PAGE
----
I started at a fortunate time, when the funding opportunities were decent; it's more difficult now for early career investigators. In general, funding for biomedical research is hard to get.  Success rates are at historically low levels and there has been re-structuring of key funding programs.  Researchers are concerned that if this low level of funding persists, it will have a long-lasting impact on the ability of Canadian scientists to make contributions that benefit the health of Canadians.

Currently, I am funded mainly by the Natural Sciences and Engineering Council of Canada (NSERC) and the Heart and Stroke Foundation of Canada.  We also have shorter-term funding from other agencies. For example, I receive support from the Canadian Glycomics Network (GlycoNet), which is supported through the Networks of Centres of Excellence of Canada program.

What is the goal of your GlycoNet-funded research project?
We received GlycoNet funding to explore the idea that transplant rejection might be affected by a specific protein modification, called O-GlcNAcylation, in which proteins have a certain type of sugar molecule connected to them. Studies show that O-GlcNAcylation affects cellular processes that could affect the immune response in transplant rejection. We are investigating whether this sugar modification affects organ transplant rejection in experimental models and, if it does, how this occurs and how it can be targeted therapeutically.

What are your thoughts on the research network approach to funding research?
I think the large network funding approach is valuable.  It provides directed support for important strategic areas, which is critical for bringing teams together to maximize efforts toward focused research goals. It also leverages funds from partnerships, which can increase overall funding.

The challenge is implementing these programs in a way that ensures that the funds are used efficiently, yet are flexible enough to support discovery.  Care must be taken to ensure that this funding model does not replace that of investigator-initiated research programs, which are available to everyone.  Reducing support for investigator-led research grants erodes the foundation of expertise that is needed to support strategically directed initiatives in the future.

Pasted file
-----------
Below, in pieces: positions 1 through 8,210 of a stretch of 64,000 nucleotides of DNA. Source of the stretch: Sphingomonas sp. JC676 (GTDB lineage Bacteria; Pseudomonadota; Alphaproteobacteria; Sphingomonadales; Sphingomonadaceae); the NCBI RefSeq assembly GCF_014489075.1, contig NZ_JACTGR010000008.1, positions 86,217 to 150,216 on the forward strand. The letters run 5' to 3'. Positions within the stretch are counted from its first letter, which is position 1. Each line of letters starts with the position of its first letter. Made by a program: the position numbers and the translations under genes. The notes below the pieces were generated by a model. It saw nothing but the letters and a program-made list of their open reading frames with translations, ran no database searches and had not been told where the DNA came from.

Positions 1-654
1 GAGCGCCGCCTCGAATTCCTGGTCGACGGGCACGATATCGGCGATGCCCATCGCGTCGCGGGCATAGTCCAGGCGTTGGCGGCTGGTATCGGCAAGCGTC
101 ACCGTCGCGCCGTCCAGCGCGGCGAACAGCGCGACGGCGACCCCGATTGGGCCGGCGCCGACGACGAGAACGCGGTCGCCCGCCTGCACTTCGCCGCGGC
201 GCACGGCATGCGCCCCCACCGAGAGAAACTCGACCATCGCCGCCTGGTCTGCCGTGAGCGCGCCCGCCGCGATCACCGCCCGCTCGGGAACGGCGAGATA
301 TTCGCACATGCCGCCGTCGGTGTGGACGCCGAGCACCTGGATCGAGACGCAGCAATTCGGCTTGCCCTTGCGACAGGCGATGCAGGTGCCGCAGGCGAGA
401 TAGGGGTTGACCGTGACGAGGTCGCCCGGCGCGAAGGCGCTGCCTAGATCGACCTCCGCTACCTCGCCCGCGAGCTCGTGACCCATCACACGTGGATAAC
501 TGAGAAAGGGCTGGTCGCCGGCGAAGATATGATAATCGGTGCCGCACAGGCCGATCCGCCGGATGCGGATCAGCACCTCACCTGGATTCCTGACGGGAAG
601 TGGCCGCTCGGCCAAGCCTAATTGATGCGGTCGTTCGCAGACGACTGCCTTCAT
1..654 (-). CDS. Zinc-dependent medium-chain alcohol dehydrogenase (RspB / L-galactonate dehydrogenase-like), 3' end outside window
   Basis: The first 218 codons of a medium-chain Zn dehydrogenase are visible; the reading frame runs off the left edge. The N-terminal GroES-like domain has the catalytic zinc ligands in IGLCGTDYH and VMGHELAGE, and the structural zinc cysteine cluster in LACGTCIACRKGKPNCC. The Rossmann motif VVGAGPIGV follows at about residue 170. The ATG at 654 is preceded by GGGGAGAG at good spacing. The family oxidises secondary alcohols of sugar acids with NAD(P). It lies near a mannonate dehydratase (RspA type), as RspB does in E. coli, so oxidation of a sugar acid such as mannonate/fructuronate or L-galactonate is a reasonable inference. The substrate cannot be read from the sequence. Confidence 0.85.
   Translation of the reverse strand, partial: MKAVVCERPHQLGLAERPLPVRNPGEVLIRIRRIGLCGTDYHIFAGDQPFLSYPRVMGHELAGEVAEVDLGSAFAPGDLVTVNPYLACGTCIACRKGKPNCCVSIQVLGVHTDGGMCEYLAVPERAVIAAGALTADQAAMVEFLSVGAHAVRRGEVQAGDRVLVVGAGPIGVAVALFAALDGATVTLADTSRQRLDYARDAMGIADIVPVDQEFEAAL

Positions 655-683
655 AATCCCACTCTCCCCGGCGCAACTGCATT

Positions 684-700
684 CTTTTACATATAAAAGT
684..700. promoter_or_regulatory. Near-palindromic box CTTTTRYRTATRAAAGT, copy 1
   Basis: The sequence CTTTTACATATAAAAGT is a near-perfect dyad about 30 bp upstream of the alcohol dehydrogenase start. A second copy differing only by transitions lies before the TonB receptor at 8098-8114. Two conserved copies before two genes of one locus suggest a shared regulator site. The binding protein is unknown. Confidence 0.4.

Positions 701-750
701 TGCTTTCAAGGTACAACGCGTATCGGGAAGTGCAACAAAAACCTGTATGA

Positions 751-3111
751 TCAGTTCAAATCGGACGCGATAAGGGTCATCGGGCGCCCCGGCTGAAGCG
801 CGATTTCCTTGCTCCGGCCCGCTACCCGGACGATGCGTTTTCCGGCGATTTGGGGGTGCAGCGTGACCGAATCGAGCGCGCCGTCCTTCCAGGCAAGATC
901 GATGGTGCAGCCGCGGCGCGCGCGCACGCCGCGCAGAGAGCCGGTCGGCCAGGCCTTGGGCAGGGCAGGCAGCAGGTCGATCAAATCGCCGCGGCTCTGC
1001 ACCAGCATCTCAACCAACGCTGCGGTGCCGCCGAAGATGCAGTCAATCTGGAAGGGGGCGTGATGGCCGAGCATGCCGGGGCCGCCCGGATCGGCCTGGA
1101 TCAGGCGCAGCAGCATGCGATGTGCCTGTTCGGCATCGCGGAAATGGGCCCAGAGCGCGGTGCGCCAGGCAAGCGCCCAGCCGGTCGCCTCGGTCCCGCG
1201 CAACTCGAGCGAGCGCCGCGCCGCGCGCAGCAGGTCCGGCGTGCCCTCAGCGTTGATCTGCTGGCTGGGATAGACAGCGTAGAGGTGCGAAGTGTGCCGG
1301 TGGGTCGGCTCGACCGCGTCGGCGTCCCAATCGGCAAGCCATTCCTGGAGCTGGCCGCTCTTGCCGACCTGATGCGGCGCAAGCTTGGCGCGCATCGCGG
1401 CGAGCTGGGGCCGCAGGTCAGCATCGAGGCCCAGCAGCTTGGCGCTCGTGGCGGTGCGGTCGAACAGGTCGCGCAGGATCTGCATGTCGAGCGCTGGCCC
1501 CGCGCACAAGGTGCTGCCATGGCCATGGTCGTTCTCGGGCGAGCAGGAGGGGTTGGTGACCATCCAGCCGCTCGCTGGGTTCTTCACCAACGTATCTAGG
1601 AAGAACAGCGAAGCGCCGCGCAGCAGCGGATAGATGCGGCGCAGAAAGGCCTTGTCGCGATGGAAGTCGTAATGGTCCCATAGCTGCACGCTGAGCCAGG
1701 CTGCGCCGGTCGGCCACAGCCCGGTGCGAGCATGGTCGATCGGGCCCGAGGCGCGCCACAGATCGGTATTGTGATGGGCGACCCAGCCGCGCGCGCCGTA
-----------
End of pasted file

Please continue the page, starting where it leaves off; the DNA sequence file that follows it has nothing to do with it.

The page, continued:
What does your participation in GlycoNet bring to your trainees?
Participation in GlycoNet provides a fantastic environment for trainees in my lab.  The Network provides training opportunities that are useful for career development in the current research landscape.  It also provides training in transferrable skills, such as project management and patent development. In addition, the Network provides visibility for our work and the associated trainees, which is great for developing a professional network.

What do you think the next big thing will be in your field of research?
It will be identifying immune modulatory approaches that can specifically activate or inactivate a response in immune conditions and diseases. The Holy Grail is the induction of tolerance, in which the immune system is inactivated to a specific target but the responses to all other targets are maintained. Finding how to induce tolerance safely in individuals would allow for the complete success of organ transplantation and the cure of autoimmune diseases.

This is complicated by the huge individual variation in the human immune response. The causes of immunological conditions involve an unfortunate combination of events for the individual, and individual variability in the immune response and environmental experiences complicates the development of treatments. However, there are examples that this can be done, such as the recent progress in preventing peanut allergies by encouraging exposure at an early age. Future advances in developing immune modulatory approaches are likely to have a large impact on human health.

Dr. Choy and his lab group

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Read more: Dr. Choy’s profile on the Molecular Biology and Biochemistry website, the Choy lab site and the Featured Researchers page

Interview by Jacqueline Watson with Theresa Kitos